A Florida pastor’s recent conviction for selling forged Damien Hirst spin paintings provided an absurdist twist to the tired art-scam narrative. Witness: a clergyman debunked by Science Ltd. (the name of Hirst’s studio).
Kevin Sutherland, the Florida pastor on trial for attempting to sell counterfeit Damien Hirst works, has been convicted in New York State Supreme Court. Jurors found Sutherland guilty of attempted grand larceny in the second degree.
Who says you actually have to remember your life to write about it? Damien Hirst has announced he is publishing his autobiography, despite the fact friends say the enfant terrible of enfants terribles (the Young British Artists) can’t remember a 10-year period that began in his 20s, according to the Daily Mail.
Coverage of the visual arts in the New York Times hit a new low last weekend in its Arts & Leisure feature, “The Disrupters,” a roundup of interviews with “people who broke the rules” during 2013, “a year of cultural upheaval.”
With inadvertent timeliness, a retrospective of the world’s richest artist opened in one of the world’s richest cities in the middle of the run of Robert Polidori’s elegiac photography exhibition, Versailles.
Statues: like many things that exist in the world, people sometimes have idiotic opinions about them. Mute and immobile, they are the helpless victims of sad little moralists of all stripes, from Kansas to Qatar.
Allan McCollum is the author of a story describing a character that Damien Hirst embodies.
While his toxic, formaldehyde-based work may not be the most environmentally friendly art production in the world, Damien Hirst’s new personal studio and gallery in Stroud, England — where his team will be plunging ever more creatures into preservatives — is being designed by a small, eco–conscious firm.
In a statement released earlier this afternoon, the Securities and Exchange Commission (SEC) has charged Steven A. Cohen of SAC Capital with supervising, and profiting from, the insider trading of two of his employees. The move followed years of severe scrutiny for the Connecticut-based hedge fund manager and prominent art collector.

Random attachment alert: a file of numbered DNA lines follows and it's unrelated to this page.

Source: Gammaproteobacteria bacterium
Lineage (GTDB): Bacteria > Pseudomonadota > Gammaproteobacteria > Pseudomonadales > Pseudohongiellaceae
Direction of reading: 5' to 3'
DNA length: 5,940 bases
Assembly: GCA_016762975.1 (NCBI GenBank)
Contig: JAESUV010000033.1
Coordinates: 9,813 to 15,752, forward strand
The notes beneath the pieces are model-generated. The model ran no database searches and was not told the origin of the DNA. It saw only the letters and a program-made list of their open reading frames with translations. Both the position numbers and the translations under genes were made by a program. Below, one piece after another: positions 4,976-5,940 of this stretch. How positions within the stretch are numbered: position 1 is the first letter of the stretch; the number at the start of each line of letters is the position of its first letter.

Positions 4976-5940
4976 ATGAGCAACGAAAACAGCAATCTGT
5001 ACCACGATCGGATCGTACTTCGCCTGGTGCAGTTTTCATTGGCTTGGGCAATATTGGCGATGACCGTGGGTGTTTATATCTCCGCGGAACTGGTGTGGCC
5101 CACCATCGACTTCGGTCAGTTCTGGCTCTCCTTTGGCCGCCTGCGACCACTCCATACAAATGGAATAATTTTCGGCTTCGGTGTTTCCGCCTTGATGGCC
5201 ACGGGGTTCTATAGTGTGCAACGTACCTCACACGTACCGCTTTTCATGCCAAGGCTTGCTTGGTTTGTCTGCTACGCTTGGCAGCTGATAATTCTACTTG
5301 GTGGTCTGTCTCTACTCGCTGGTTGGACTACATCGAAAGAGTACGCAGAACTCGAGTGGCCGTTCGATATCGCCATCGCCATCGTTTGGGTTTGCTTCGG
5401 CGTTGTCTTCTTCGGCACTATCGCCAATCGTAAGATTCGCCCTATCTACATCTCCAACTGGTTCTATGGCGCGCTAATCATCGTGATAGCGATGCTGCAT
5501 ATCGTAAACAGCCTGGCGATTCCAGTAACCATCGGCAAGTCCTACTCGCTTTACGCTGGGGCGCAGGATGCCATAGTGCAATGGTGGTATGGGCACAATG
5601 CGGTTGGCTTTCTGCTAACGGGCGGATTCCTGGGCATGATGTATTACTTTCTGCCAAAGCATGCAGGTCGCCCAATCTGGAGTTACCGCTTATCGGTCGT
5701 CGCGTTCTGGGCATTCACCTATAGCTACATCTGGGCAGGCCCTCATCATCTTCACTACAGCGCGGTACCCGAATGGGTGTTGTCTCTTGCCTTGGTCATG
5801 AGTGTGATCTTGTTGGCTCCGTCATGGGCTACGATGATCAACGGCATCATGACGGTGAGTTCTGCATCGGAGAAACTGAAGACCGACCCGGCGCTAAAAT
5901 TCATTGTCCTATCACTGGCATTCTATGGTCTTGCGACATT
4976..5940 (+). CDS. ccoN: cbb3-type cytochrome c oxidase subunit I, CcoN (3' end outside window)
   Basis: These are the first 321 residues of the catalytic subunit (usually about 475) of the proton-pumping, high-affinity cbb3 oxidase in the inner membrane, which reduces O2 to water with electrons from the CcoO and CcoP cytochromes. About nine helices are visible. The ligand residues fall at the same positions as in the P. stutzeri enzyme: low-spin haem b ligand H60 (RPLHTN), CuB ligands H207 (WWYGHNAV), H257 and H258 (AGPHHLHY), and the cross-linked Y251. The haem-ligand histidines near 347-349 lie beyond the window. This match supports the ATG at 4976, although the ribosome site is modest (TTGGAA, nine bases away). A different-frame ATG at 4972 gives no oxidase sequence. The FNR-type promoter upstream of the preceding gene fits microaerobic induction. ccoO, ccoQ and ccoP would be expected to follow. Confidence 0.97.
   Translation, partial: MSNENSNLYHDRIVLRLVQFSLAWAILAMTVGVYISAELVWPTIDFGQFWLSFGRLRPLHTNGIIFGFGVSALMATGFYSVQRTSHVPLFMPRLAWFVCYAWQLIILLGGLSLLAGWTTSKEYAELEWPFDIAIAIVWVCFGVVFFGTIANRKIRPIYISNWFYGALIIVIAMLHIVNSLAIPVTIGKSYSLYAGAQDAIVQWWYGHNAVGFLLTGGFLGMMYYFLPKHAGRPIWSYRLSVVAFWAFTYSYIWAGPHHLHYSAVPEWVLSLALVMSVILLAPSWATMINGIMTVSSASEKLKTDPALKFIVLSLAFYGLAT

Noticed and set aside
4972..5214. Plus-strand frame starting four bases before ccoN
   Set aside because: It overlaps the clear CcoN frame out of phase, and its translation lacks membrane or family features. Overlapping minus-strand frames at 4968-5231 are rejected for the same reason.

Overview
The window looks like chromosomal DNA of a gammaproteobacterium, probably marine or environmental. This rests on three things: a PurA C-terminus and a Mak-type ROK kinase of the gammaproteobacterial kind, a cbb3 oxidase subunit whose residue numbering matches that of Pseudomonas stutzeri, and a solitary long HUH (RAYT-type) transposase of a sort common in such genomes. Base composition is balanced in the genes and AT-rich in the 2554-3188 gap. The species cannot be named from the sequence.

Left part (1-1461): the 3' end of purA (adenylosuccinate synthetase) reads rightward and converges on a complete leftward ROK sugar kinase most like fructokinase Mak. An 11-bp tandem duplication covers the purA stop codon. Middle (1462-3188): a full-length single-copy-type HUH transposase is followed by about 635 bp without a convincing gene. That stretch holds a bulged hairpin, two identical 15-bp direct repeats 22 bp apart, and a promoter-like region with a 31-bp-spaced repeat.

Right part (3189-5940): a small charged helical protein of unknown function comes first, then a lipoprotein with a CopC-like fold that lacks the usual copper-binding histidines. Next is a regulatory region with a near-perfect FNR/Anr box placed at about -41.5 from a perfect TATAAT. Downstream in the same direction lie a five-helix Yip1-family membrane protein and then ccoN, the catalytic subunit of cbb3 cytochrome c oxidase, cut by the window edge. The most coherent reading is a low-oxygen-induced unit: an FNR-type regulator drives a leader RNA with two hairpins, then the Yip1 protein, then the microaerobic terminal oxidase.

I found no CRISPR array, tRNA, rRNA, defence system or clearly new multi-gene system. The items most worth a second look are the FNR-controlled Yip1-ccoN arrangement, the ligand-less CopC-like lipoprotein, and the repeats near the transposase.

Damien Hirst’s Spot and Spin series of paintings might look like endless repetitions of the same thing, but, unfortunately for one Miami pastor, it’s still possible to tell a real from a fake. Manhattan District Attorney Cyrus Vance has indicted Kevin Sutherland on charges of attempted grand larceny for claiming that his “limited edition” Damien Hirst artworks and prints were real when they were decidedly not.
“I’m mostly a visual artist, I think,” Wayne Coyne told me in a recent phone conversation. That the frontman of The Flaming Lips, one of the biggest experimental rock groups out there, sees himself as a visual creator more than a musician is not too surprising. This is after all the band that’s landed a UFO on stage, made one of the weirdest cosmic horror holiday films of all time with Christmas on Mars, and regularly starts its concerts in a flurry of confetti with Coyne himself rolling in a hamster ball over the crowd. (And it’s not only their recent work, just look at this concert video from 1996 of “Abandoned Hospital Ships” and watch the swirling DIY light installation pulse on with the crescendo.)
Danh Vo’s objects are unremarkable without history. We can debate until Miami freezes about over the place of artworks that don’t do much visually, that make references so opaque you have to a) be a specialist or b) have the work explained to you by an outside aid. Vo’s challenges to our assumptions about art are as frustrating as they are exciting.